Taking its name from the Russian term for compromising political material, ‘Kompromat’ is the first album in eight years from brooding Leeds band I Like Trains.

The group have always taken an unflinchingly pessimistic view of society, and each of their albums have been themed. Their mini-debut album ‘Progress Reform’ (2007) and first album proper ‘Elegies to Lessons Learnt’ (2007), which were both released on the seminal indie label Beggar’s Banquet shortly before its collapse, told of tragic characters from the past and events from history and applied them to the present day. ‘He Who Saw the Deep’ (2010), the first of the group’s records to come out on their own I Like Trains Records, focused on the disastrous effects of climate change, and ‘The Shallows’ concentrated upon humankind’s over dependence and addiction to technology and mobile phones.

With ‘Kompromat’, I Like Trains, which consists of David Martin (vocals/guitar), Guy Bannister (guitar/synths), Alastair Bowis (bass), Simon Fogal (drums) and Ian Jarrold (guitar), have targeted the increasing distorted version of reality and the truth that is being manufactured to the public by politicians and their spin doctors.

‘Kompromat’, which is being released on new German label Atlantic Curve, has more of a post-punk than a post-rock sound than I Like Trains’ previous records, and takes as its influences bands like the Birthday Party, Joy Division, the Fall, Gang of Four and the Velvet Underground.

Its tracks include ‘A Steady Hand’, which has as its main inspiration Donald Trump, who, despite himself being from being from a first generation American family, still maintains a strong anti-immigration stance, and ‘Dig It’ which is about those in power who bend their own rules for their own ends and is particularly topical in light of recent events with Dominic Cummings. Six minute pivotal track ‘The Truth’ finds Martin in a long, powerful monologue listing all the ways in which the truth is reshaped (“The truth is not what we signed up for/The truth is no longer concerned with the facts”). The final song ‘Eyes to the Left’ is split into two parts, in which in the first half a robotic female voice describes a grim Machiavellian world and tries to sell it to us as a good thing, and in which in the second half Martin takes over the vocals and it concludes in a rush of white noise fury.

Pennyblackmusic spoke to David Martin about ‘Kompromat’.


PB: It has been eight years since ‘The Shallows’. Why has it taken so long for you to bring out this new album?

DM: That is a good question, and the answer for it is two-fold. There have been all the practical issues for where we are in life with children, family, careers and things like that, which is the boring answer. On the flip side of that though there has never been a hiatus. We have been writing and working on this record during all that time.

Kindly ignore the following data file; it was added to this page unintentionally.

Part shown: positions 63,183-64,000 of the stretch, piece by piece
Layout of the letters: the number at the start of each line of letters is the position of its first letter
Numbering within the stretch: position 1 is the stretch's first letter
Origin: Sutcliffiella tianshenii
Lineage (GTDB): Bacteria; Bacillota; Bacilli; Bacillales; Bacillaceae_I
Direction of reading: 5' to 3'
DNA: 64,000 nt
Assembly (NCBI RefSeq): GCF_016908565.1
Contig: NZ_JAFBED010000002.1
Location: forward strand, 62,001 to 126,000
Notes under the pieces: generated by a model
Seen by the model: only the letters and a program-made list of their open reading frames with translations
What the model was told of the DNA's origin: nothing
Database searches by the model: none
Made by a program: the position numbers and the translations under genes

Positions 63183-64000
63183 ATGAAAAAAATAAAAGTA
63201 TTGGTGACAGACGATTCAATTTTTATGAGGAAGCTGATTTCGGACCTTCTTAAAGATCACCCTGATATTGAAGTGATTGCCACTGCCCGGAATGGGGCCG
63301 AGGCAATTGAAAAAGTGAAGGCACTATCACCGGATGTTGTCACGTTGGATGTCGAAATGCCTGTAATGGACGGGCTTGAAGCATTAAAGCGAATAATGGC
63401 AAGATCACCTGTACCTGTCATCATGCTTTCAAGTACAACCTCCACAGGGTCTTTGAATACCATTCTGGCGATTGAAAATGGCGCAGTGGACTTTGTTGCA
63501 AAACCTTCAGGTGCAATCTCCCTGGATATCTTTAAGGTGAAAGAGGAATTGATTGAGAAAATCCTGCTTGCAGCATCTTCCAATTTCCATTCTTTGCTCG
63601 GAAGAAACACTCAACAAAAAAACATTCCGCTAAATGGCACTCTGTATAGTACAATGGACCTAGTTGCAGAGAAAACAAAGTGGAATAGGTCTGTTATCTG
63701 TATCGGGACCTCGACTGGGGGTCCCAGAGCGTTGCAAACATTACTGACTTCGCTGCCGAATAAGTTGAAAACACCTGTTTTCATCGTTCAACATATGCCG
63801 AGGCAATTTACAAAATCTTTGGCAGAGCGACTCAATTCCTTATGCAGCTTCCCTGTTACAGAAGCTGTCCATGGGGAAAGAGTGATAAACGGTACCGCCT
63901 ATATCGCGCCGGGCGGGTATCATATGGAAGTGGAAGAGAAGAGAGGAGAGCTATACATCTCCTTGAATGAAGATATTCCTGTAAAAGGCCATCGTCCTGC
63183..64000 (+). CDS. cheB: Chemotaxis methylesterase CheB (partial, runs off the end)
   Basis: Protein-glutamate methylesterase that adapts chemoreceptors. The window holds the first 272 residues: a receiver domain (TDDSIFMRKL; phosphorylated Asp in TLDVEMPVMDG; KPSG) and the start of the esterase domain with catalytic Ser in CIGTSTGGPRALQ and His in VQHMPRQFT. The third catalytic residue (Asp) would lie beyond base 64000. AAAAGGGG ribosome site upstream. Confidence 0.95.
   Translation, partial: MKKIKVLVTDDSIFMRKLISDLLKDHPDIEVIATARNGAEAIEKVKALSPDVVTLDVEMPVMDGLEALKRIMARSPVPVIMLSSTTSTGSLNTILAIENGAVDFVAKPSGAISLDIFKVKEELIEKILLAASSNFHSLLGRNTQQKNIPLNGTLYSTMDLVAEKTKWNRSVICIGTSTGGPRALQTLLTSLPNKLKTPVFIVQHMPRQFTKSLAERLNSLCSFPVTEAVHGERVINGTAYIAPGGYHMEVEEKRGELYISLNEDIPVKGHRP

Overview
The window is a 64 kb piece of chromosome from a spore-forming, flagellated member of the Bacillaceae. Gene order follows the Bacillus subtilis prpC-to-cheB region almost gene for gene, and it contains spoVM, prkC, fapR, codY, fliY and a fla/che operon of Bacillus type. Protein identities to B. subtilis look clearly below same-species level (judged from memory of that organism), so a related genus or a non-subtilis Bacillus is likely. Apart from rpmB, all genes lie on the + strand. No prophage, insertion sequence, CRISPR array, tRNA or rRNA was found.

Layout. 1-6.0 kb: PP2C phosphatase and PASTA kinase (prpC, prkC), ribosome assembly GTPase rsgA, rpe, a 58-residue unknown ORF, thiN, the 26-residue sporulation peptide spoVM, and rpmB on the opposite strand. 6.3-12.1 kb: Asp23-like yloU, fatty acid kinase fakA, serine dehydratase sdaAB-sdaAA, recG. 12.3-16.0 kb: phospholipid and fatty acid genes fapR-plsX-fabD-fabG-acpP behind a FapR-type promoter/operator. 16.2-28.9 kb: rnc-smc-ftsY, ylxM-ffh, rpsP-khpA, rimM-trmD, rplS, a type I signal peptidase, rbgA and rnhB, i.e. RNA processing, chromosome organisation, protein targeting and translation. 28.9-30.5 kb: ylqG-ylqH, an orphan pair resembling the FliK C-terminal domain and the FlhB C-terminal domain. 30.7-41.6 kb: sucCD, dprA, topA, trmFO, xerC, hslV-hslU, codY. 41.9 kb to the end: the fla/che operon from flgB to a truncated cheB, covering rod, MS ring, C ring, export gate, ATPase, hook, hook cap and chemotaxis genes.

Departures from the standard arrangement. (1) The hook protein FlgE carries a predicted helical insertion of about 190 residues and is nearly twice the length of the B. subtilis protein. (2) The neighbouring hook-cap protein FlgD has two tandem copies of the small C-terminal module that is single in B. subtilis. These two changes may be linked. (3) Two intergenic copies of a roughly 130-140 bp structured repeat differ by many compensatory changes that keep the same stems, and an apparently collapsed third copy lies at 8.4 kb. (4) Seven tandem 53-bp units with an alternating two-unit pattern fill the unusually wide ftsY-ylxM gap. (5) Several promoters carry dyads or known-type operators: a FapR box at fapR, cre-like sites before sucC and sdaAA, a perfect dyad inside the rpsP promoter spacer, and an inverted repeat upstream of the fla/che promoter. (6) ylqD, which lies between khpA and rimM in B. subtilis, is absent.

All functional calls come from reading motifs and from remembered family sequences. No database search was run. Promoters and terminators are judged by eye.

The thing which takes time to develop for an I Like Trains record is the concept which runs through the songs. The kick off point to that was the Edward Snowden/National Security Agency leaks, and that captured my imagination. I thought at first that I would be writing another record about information and personal data, a sort of extension of where we are at with 'The Shallows', just that insidious creep of data being used for marketing, who knew what about us and how careful were we with our information that we share publicly.

And then over the next four or five years the concept of political manipulation and corruption became more and more central to what I was seeing, certainly with Brexit, and how data was manipulated and misinformation was utilised in order to sway members of the population over here. Then I followed through on that to American politics and revelations on the Cambridge Analytica stuff and how similar people were working on Trump’s campaign as they were with Brexit. The theme that I picked was developing all the time, and I didn’t have a narrative arc with 'Kompromat' until it all played out.

PB: The truth is something that has always obsessed you. If you look back to the start of I Like Trains’ career and songs like the ‘Spencer Perceval’ single, that had an A and B side, one told from the viewpoint of the murderer and one told from the viewpoint of the victim. Do you see ‘Kompromat’ in some ways in its theme as the extension of that?

DM: I do. Musically it is quite a departure from the early I Like Trains, but I guess if you look at in that way it is less of a jump. I have always felt that there were multiple sides to any given story. I have often tried to tackle that in my writing and if you look back again to ‘A Rook House for Bobby’, which was about the chess player Bobby Fischer and another early single, he was an even more complicated character than I first realised and that caused me to write another song called ‘Citizen’, which cast him in a slightly different light than the anti-hero of the first song we wrote.